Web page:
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Management of obesity: attitudes and practices of Australian dietitians

journal contribution
posted on 2000-06-01, 00:00 authored by Karen CampbellKaren Campbell, David CrawfordDavid Crawford
OBJECTIVE: To document attitudes and current practices of Australian dietitians in the management of overweight and obesity, and to examine their training needs.

DESIGN: Cross-sectional postal survey of a randomly selected sample of members of the Dietitians Association of Australia.

SUBJECTS: 400 dietitians (66% of those surveyed).

MEASURES: Questionnaire-based measures of dietitian's views of obesity, education and training in weight management, definitions and perceptions of success, professional preparedness, approaches to weight management, strategies recommended for weight management, and problems and frustrations experienced.

RESULTS: Dietitians viewed themselves as potential leaders in the field of weight management, and saw this area as an important part of their role. While they considered themselves to be the best-trained professionals in this area, many felt that their training was poor and many were pessimistic about intervention outcomes. Despite this, most dietitians held views that were current, and regularly employed many of the elements of known best practice in management. However, important areas of weakness included: providing opportunities for long-term follow-up; providing a range of management interventions; promoting self-monitoring of diet and exercise; and promoting opportunities for social support.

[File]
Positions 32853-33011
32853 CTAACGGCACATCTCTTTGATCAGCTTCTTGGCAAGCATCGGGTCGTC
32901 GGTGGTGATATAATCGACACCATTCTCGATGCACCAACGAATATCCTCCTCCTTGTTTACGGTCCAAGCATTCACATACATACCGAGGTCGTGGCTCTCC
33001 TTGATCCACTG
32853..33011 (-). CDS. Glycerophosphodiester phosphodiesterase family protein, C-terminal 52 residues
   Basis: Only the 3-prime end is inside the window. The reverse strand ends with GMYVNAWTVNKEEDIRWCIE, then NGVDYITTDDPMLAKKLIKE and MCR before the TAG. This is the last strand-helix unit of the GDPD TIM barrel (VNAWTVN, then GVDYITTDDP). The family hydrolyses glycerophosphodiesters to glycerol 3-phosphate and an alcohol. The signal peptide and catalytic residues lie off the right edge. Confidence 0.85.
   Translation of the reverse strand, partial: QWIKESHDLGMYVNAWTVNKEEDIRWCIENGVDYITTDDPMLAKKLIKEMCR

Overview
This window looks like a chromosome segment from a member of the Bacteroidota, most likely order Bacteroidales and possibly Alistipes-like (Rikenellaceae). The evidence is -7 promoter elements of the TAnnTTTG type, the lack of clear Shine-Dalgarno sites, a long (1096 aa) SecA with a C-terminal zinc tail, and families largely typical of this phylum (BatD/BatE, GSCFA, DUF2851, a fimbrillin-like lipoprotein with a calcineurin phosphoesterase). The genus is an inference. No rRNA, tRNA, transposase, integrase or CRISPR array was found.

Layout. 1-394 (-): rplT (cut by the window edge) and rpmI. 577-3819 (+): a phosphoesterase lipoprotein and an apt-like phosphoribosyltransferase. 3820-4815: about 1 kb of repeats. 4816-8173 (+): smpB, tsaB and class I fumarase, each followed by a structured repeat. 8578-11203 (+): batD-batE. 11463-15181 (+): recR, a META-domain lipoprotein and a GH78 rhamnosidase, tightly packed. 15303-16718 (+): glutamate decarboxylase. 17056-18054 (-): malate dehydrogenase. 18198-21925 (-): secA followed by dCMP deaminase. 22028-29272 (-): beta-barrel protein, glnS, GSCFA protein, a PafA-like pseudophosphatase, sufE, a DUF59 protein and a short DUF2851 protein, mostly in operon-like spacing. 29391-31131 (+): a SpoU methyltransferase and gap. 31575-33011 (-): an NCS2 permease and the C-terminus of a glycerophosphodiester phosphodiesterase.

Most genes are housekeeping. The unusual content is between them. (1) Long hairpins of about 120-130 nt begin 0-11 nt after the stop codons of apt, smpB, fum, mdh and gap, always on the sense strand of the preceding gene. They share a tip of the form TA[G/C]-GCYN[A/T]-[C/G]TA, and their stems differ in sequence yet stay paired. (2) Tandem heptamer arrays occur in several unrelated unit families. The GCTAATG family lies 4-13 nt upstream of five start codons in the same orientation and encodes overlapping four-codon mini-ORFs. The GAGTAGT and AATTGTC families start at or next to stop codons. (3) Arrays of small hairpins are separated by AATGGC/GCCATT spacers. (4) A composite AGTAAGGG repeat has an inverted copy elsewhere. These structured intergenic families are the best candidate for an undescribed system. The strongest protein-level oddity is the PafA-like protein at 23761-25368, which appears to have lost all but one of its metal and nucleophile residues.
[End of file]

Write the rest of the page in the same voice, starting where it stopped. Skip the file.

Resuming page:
CONCLUSIONS: This study suggests that training in and advocacy for the management and prevention of overweight and obesity are priority areas for dietitians, and that formal studies to evaluate dietitians' effectiveness in management should be undertaken.



International journal of obesity






701 - 710


Nature Publishing Group


London, Eng.





Publication classification

C1.1 Refereed article in a scholarly journal

Copyright notice

2000, Nature Publishing Group